Permission has been refused for two out of five upcoming Garth Brooks gigs – and the star has reportedly stated he wants to play all five, or none at all.
Brooks was due to play from July 25 until 29, but a decision has been taken by Dublin City Council to cut this down to limit disruption to the residential neighbourhoods surrounding the venue.
Late this evening, broadcaster RTE was quoting Brooks himself as saying “it is five shows or none at all. To choose which shows to do and which shows not to do, would be like asking to choose one child over another”.
Many Garth Brooks fans will last night have been left in dismay after permission was refused for two of his five Dublin gigs.
The country music star was due to play at Croke Park stadium, on the city’s north side, from Friday, July 25 until Tuesday, July 29.
However, only the Friday, Saturday and Sunday gigs have been given permission by the city council, on the grounds that it would “minimise disruption to the neighbourhood in which the concerts are to take place”.
Back in February, a spokesman for Aiken Promotions said that all 400,000 tickets for the five dates had been sold out.
However, organisers still needed to obtain council permission to stage the events, and many locals had voiced opposition and threatened legal action amid fears it could heavily disrupt the lives of residents.
The council’s ruling today cannot be directly appealed, but may be open to challenge in the courts.
There were suggestions that the cancelled gigs could be switched to the Irish capital’s Aviva stadium, but this is not thought to be feasible because of the sheer amount of equipment that would have to be moved.
Several other regional stadiums have thrown their hat in the ring for any alternative plans.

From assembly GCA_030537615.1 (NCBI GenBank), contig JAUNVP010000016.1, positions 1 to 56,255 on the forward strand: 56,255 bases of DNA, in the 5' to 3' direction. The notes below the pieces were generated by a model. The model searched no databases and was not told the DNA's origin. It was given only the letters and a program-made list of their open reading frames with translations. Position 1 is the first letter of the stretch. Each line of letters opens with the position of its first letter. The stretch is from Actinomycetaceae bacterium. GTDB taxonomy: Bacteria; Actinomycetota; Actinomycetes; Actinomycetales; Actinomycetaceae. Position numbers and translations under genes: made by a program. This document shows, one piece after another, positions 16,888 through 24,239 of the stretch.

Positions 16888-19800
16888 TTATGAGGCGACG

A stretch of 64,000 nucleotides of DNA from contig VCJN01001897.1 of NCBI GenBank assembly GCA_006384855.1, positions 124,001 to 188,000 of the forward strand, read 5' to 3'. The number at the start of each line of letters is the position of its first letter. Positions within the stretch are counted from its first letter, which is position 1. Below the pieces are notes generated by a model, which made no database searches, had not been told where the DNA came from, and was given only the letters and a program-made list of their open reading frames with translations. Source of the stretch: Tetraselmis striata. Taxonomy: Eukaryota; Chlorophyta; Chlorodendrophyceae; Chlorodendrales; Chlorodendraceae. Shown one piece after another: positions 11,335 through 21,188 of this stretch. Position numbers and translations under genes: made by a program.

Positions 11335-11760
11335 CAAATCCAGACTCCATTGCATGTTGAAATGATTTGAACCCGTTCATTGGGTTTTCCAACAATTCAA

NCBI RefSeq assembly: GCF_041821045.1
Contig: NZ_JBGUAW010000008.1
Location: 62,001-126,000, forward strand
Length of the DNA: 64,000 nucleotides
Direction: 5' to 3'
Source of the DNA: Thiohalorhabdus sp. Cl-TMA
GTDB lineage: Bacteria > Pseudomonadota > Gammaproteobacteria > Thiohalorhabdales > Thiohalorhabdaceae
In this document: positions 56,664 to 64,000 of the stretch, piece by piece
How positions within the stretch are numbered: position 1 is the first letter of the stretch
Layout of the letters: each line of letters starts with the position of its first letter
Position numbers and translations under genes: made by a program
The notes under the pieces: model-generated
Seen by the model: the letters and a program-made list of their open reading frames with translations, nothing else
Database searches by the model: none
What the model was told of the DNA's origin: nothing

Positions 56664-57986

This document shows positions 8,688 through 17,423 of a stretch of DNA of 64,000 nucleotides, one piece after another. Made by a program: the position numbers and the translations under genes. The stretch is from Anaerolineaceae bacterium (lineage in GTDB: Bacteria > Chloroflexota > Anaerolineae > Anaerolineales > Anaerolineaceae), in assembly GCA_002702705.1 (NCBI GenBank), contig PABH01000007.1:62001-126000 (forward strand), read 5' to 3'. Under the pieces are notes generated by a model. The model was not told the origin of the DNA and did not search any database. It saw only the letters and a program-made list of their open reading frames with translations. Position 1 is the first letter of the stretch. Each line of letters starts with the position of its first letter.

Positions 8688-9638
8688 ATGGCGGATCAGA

But what the actual outcome will be was unknown last night (see below).
Junior Trade Minister Joe Costello supported the controversial decision to restrict the concerts.
“It is good news for the local community that permission has been refused for two of the proposed Garth Brooks concerts,” he said.
“Holding concerts for five nights in a row would have been unprecedented, and it would have caused intolerable disruption to the local residents.”
But Dublin Chamber of Commerce described the resulting fall-out as a fiasco which could cost the capital city tens of millions of euro.
“Ireland is known worldwide as a place that can stage world class events but the uncertainty around the Garth Brooks concerts threatens that reputation,” said Dublin Chamber chief executive Gina Quin.
The State’s National Consumer Council has insisted fans are due their money back where a concert is cancelled while Irish Rail has vowed to fully refund everyone who bought tickets for specially laid-on services which will have to be axed.
Brooks’s career saw him named the Number One selling solo artist in US history, selling over 128 million albums. He stopped touring to raise his family in Oklahoma 13 years ago, and his comeback sent ripples throughout his worldwide fanbase.
The News Letter had asked Aiken Promotions whether fans would be getting their money back, be getting compensation, and whether those two gigs could be moved elsewhere.
It was also asked why so many tickets had been sold when no licences had been secured for the dates.
Its PR representative sent out a short statement, reading: “We are very disappointed that Dublin City Council did not grant a licence for all of the five Garth Brooks concerts at Croke Park.
“We will issue a further statement in due course.”
At time of writing last night, nothing else had been received.
Dublin City Council issued a sizeable statement explaining its reasons online last night, saying that more than 370 members of the public had written to them about the application for the gigs, which it had received in April.
The council said that it recognised “both Croke Park Stadium and Aiken Promotions (Ireland) promote and operate well organised and safe events and that these events make a significant contribution to the economy of Dublin”.
But added that “licensing five shows in a row, three of them on weekdays, would lead to an unacceptable level of disruption to their lives/livelihoods over an unprecedented and prolonged period caused by concert-related noise, access restrictions, traffic disruption, illegal parking and potential antisocial behaviour”.
It said it was also worried about what kind of precedent it would set if they allowed a run of huge gigs for five straight nights.
The GAA, which is based at Croke Park, issued a statement noting the council’s decision, but said: “We will fully assess the implications of today’s announcement and will make no further comment before Monday next, July 7”.